Stolen native art mysteriously returned
The owners of a North Vancouver restaurant got a pleasant shock this week when someone anonymously returned First Nations art objects stolen in a break-in 20 years ago.
Staff at the Tomahawk Restaurant called police Tuesday afternoon after the items mysteriously appeared on the restaurant's front desk.
"This individual returned six out of the 20 items that were stolen," said RCMP media relations officer Cpl. Marlene Morton.
The man dropped off a hide-covered drum, a throwing stick, a hand-carved lamp, a shaman idol, a framed print and an oil painting in a hand-carved frame, Morton said.
Surveillance cameras revealed images of a man — who was not recognized by restaurant staff — make two trips into the restaurant, placing items on the desk each time.
"Never in my wildest dreams did I think they would turn up like that," said Charles Chamberlain, the son of Chick Chamberlain, who opened the restaurant in 1926.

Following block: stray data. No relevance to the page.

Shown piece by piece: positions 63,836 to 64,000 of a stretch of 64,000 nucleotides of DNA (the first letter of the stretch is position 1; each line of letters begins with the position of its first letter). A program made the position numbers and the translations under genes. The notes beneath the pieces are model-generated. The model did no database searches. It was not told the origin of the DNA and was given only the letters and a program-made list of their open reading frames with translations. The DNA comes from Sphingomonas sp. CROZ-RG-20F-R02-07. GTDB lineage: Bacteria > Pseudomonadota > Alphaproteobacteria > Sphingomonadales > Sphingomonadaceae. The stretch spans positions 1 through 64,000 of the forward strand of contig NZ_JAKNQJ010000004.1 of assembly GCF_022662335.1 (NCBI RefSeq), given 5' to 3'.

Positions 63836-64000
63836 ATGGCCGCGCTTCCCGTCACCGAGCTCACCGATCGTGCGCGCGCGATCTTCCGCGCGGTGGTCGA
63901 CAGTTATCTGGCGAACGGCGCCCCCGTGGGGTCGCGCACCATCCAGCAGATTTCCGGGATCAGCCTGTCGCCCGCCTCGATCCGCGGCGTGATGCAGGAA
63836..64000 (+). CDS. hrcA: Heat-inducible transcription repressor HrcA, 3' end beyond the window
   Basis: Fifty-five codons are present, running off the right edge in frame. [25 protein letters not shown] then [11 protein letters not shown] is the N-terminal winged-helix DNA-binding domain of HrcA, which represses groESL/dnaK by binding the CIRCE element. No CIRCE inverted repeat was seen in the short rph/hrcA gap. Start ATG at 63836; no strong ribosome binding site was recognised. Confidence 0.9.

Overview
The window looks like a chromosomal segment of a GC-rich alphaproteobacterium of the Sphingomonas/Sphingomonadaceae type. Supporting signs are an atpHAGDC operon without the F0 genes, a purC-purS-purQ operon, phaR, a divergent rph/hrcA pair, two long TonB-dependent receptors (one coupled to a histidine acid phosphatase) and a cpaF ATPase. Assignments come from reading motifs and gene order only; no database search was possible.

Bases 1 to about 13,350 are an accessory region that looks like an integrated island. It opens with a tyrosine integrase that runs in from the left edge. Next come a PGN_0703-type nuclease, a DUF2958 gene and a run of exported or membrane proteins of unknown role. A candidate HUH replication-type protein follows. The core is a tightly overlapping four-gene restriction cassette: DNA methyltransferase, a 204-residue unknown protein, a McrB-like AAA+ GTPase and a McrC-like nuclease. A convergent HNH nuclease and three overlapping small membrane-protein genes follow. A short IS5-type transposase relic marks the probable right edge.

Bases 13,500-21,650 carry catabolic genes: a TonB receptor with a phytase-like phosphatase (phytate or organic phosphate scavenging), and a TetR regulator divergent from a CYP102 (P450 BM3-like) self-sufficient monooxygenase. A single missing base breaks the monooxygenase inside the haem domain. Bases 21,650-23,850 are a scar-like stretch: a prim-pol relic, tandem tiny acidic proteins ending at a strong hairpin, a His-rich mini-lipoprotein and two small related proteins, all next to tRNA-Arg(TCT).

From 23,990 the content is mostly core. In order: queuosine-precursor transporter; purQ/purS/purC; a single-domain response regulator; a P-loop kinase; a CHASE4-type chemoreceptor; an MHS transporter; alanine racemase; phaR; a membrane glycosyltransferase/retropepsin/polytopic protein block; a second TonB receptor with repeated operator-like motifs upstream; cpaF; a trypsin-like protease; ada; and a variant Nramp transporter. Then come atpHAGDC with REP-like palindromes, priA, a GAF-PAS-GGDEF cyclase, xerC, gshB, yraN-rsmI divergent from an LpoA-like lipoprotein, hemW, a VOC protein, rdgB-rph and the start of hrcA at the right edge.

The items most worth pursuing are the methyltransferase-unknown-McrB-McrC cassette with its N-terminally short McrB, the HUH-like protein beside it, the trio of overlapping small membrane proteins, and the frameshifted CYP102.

The family admired First Nations culture and art, and collected hundreds of pieces to decorate the walls, Chamberlain said.
After the theft, elders from the Squamish First Nation came down and held a cleansing ceremony.
"It was to calm the spirits down, in the restaurant, and to let them know those pieces that were gone would come back," said Chamberlain.
The individual who returned the goods is described as a First Nations male in his 30s, about five-foot-six, weighing roughly 160 pounds, with a medium build and long, wavy hair.
RCMP are requesting the public's help in identifying the man and ask that anyone with information call North Vancouver RCMP or call anonymously to Crime Stoppers at 1-800-222-8477.
With files from the CBC's Ben Hadaway